25 miles down a dirt road lie some hidden marvels. We headed deep into the heart of Grand Staircase Escalante National Monument today to discover the fabled slot canyons, Spooky and Peek-a-boo. We also found a third, with a much less intriguing name, Dry Gulch.
Walking a mile down a nearly impassable road from the parking lot, we soon found the trailhead leading over the rim of the desert down into a land of hidden treasures. We have heard about the canyons and how to find them, but we had no idea what to expect. Some folks resting in the shade of a lone tree on the way down told us how to find the first slot canyon, by the shadow of a rock on a canyon wall. The way down was rather difficult, but the many rock cairns along the way helped us find the way in, snaking down the boulders leading into a large dry waterway.
Once we reached the bottom we found our way to the entrance to Dry Gulch. This place is a testament to the work of water and wind over eons. How nature carved such a narrow and deep slot in the Navajo Sandstone is a big question for me. As we traveled further in the hot desert morning soon gave way to a delicious coolness deep inside the walls of the slot, where the sun couldn’t reach.
We were halfway expecting to find water in the slots due to recent rains, but other than a few mucky muddy spots Dry Gulch was perfectly dry. This canyon was not so narrow as to need one to squeeze through sideways, but narrow enough to give someone claustrophobic the willies. The walls were smooth as can be, etched as they were so artfully by the elements. This area used to be a giant Sahara-like desert of sand. The Navaho Sandstone is actually the compressed remains of this great desert, such that the stone is gorgeously layered in thin lifts of solidified sand.
Next we moved on to Peek-a-boo. This little canyon required some bouldering up a rather daunting 15-foot pitch of stone. Mandy made it, but I stayed behind after some attempts as I couldn’t hoist myself up due to my bad shoulder and the sandals that I wore expecting a watery bottom. This canyon was a wonderland of arches and amazing switchbacks. One arch only allowed one to crawl through on hands and knees.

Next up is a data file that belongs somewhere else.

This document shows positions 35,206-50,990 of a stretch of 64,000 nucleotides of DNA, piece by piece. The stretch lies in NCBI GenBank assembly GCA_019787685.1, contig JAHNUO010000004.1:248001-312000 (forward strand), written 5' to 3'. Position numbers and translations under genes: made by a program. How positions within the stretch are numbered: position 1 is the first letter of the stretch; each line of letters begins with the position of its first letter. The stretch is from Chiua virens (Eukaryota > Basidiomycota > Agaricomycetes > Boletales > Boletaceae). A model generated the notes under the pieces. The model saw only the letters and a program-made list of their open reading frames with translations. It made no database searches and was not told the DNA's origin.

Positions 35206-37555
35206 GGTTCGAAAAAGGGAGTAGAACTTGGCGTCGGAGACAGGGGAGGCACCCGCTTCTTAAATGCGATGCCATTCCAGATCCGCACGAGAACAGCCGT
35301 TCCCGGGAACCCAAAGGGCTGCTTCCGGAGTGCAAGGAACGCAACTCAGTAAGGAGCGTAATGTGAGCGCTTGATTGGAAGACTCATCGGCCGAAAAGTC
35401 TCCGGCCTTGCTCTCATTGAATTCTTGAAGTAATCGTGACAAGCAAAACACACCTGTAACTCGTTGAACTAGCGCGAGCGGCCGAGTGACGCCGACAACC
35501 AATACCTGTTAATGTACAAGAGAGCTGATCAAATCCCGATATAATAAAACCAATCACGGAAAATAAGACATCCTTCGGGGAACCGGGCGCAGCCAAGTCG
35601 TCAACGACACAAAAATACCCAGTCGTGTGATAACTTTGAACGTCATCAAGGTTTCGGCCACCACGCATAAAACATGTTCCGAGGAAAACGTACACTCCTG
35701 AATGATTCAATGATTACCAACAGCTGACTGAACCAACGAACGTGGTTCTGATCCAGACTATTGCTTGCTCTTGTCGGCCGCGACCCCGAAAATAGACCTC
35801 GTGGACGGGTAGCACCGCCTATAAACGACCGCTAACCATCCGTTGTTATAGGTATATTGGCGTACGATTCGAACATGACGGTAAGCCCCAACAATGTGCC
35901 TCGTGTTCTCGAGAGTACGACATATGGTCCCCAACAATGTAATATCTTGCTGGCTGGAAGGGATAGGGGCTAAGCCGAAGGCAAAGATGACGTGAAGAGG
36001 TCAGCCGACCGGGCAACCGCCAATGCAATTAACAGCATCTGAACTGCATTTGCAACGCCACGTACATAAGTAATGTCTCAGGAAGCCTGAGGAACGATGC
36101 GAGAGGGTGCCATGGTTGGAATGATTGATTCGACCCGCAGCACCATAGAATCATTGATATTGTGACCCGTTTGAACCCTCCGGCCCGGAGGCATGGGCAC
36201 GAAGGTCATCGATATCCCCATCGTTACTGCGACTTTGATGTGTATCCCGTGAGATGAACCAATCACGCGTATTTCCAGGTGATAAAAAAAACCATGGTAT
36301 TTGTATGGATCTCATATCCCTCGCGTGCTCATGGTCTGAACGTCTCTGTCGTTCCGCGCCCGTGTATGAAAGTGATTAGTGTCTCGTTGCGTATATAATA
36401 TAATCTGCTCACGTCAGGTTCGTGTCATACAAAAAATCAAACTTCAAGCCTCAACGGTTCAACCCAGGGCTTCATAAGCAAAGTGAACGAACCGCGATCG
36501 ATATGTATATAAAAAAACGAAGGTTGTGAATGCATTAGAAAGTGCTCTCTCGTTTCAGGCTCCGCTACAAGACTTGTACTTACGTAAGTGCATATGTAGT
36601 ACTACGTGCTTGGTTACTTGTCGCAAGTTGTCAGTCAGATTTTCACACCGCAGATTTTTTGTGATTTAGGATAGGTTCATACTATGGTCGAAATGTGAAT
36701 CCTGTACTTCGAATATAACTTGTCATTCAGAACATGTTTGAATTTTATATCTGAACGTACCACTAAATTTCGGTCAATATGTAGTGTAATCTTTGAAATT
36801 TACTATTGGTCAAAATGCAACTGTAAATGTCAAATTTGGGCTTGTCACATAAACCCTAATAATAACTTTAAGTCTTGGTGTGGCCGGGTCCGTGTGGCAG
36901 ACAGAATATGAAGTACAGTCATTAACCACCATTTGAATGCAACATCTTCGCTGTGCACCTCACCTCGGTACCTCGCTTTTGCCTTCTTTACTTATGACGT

Now, on to Spooky. So aptly named. This canyon immediately narrowed to now more than a foot wide in many spots. We had to remove our camelbacks to carry them in front of us. And a narrow passageway soon became even narrower, forcing one to shimmy through sideways, sometimes with arms raised. Thankfully we only met one other person coming out near the entrance, so no need to get intimate with a stranger, trying to pass in such confines.
After roughly half a mile we met a steep and forbidding wall of stone, definitely climbable but not without contortions. We decided at this point to back out the way we came. Luckily we didn’t know about and therefore didn’t seek out Brimstone Canyon. This one apparently has quicksand in addition to winding narrow passageways!
Beautiful photos! Great to know about this place. We’ve been dreamin and schemin about visiting Antelope Canyon on Navajo land–this looks like another great alternative for sandstone slot canyon adventure.
Absolutely, Tom. I don’t think these slot canyons can be beat! They really live up to their names (Spooky and Peek-a-boo).
On our first trip to Lake Powell 20 yrs ago, when the water was high, we could take a small boat up canyons like that until the boat would wedge in and we would have to push ourselves off the walls to back up and turn around–also with rock faces many many feet above us. Very surreal and beautiful.
Sounds like what we did, only on foot. I literally had to suck in my gut and chest to squeeze through, they were so narrow.
Fabulous pics and evocations of these landscapes!!! I am a little claustrophic but this makes me wish I could experience them in person!
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